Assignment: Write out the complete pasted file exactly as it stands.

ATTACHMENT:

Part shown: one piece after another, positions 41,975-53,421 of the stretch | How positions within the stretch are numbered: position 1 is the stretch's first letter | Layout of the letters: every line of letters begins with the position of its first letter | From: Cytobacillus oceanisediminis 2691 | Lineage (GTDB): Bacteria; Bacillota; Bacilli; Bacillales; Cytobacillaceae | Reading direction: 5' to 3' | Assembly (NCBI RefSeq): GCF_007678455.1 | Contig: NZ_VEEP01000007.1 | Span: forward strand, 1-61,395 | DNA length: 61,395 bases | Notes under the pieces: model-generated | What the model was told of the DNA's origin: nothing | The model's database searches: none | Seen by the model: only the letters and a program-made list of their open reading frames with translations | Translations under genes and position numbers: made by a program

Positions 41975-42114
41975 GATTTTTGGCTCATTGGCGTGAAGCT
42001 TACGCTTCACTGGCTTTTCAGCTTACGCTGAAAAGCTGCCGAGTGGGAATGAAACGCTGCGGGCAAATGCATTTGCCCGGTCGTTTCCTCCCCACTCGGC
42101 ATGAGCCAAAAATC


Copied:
Part shown: one piece after another, positions 41,975-53,421 of the stretch | How positions within the stretch are numbered: position 1 is the stretch's first letter | Layout of the letters: every line of letters begins with the position of its first letter | From: Cytobacillus oceanisediminis 2691 | Lineage (GTDB): Bacteria; Bacillota; Bacilli; Bacillales; Cytobacillaceae | Reading direction: 5' to 3' | Assembly (NCBI RefSeq): GCF_007678455.1 | Contig: NZ_VEEP01000007.1 | Span: forward strand, 1-61,395 | DNA length: 61,395 bases | Notes under the pieces: model-generated | What the model was told of the DNA's origin: nothing | The model's database searches: none | Seen by the model: only the letters and a program-made list of their open reading frames with translations | Translations under genes and position numbers: made by a program

Positions 41975-42114
41975 GATTTTTGGCTCATTGGCGTGAAGCT
42001 TACGCTTCACTGGCTTTTCAGCTTACGCTGAAAAGCTGCCGAGTGGGAATGAAACGCTGCGGGCAAATGCATTTGCCCGGTCGTTTCCTCCCCACTCGGC
42101 ATGAGCCAAAAATC